LAPACK-based two-sided factorizations are rich in Level 2 BLAS and
therefore can not be properly accelerated on multicore CPUs
We developed hybrid algorithms exploring GPUs' high bandwidth
GPU vs CPU GEMV
70
60
GPU SGEMV
50
GFlop/s
GPU DGEMV
40
CPU SGEMV
CPU DGEMV
30
20
10
0
1000
2000
3000
4000
5000
Matrix size
6000
GPU: GTX280 (240 cores @ 1.30GHz, 141 GB/s)
CPU: 2 x 4 cores Intel Xeon @ 2.33GHz, 10.4 GB/s)
7000
High-performance CUDA kernels were developed
for various matrix-vector products
[ e.g., ssymv reaching up to 102 Gflop/s for the
symmetric eigenvalue problem ]
Statically Scheduled Two-Sided Factorizations
[ Hessenber, tridiagonal, and bidiagonal reductions ]

Hybridization
–
–

Trailing matrix updates (Level 3 BLAS) are done on the GPU
(similar to the one-sided factorizations)
Panels (Level 2 BLAS) are hybrid
– operations with memory footprint restricted to the panel are done on CPU
– The time consuming matrix-vector products involving the entire trailing
matrix are done on the GPU
Note
–
CPU-to-GPU communications and subsequent computations always stay in
surface-to-volume ratio
59
Results – two sided factorizations
Hessenberg Factorization in double precision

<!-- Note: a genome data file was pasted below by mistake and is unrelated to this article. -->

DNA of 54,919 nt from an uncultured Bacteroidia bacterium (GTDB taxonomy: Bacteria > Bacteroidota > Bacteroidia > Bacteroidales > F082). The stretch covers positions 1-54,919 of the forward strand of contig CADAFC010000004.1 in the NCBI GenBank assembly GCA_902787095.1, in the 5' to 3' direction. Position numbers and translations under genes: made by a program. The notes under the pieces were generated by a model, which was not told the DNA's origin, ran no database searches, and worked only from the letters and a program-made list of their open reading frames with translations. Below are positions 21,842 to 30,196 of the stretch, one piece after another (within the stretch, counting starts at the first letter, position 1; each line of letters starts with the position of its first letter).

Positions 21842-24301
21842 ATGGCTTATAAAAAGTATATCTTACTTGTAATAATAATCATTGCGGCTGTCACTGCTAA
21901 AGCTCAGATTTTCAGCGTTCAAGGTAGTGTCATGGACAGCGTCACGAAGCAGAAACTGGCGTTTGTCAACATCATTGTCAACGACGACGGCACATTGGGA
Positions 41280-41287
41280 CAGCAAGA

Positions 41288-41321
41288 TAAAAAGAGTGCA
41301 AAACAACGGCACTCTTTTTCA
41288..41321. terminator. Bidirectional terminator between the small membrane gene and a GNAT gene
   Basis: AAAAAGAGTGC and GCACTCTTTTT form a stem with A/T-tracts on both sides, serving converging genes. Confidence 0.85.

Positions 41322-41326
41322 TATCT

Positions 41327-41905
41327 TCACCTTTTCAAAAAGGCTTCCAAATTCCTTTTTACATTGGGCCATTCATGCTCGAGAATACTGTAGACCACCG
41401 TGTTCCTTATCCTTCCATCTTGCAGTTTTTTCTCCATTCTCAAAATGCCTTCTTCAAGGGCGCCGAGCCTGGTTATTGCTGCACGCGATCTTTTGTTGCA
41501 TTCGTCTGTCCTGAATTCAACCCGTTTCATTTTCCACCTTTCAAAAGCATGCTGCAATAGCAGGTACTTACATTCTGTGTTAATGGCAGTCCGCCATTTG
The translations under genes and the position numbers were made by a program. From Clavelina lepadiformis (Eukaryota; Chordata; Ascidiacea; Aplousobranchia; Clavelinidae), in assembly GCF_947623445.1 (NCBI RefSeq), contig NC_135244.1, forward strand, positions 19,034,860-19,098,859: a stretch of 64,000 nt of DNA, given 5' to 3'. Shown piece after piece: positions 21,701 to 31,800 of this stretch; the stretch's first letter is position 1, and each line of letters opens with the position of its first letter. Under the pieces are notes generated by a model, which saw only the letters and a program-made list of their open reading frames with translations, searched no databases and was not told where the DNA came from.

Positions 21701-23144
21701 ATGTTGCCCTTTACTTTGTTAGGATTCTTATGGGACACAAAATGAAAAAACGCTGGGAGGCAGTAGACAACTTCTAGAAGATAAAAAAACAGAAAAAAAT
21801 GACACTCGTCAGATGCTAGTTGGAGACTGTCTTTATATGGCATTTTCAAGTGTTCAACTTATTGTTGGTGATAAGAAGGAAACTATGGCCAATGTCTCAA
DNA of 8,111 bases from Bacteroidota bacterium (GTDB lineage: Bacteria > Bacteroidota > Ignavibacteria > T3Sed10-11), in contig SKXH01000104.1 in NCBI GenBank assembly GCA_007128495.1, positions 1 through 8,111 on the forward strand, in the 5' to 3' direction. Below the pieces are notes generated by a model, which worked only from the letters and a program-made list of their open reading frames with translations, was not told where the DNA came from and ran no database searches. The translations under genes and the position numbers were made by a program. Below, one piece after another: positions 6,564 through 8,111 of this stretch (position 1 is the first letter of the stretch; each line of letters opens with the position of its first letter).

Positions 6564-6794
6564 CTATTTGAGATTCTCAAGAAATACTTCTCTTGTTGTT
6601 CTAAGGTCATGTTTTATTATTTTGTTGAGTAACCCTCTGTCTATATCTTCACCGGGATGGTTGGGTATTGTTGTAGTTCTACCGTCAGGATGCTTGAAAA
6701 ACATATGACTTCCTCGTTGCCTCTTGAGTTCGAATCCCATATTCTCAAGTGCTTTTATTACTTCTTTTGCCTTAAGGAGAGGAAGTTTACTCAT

[ for the general eigenvalue problem ]
GFlop/s
90
80
70
60
FERMI MAGMA
LAPACK +
50
GOTO BLAS
40
30
20
10
0
1024 2048 3072 4032 5184 6016 7040 8064
Matrix Size
FERMI
Tesla C2050: 448 CUDA cores @ 1.15GHz
SP/DP peak is 1030 / 515 Gflop/s
[ system cost ~ $3,000 ]
ISTANBUL AMD 8 socket 6 core (48 cores) @2.8GHz
SP/DP peak is 1075 / 538 Gflop/s
[ system cost ~ $30,000 ]
Similar accelerations for the
bidiagonal factorization [for SVD] &
tridiagonal factorization [for the
symmetric eigenvalue problem]
Similar acceleration (exceeding 10x)
compared to other top-of-the-line
multicore systems (including
Nehalem-based) and libraries
(including MKL, ACML)
61
62
MAGMA BLAS
MAGMA BLAS
• Performance critically depend on
BLAS
• How to develop fast CUDA BLAS?
• GEMM and SYMV examples
GEMM for Fermi
SGEMM and M3 CGEMM
400
DGEMM and M3 ZGEMM
800
350
700
300
250
500
400
300
200
100
MAGMA
M3 CGEMM
MAGMA
CUBLAS 3.1
63% of peak
0
576 1152 1728 2304 2880 3456 4032 4608 5184 5760
Matrix size
GFlop/s
GFlop/s
600
200
150
100
50
0
512
MAGMA
M3 ZGEMM
MAGMA
CUBLAS 3.1
58% of peak
1024 1536 2048 2560 3072 3584 4096
Matrix Size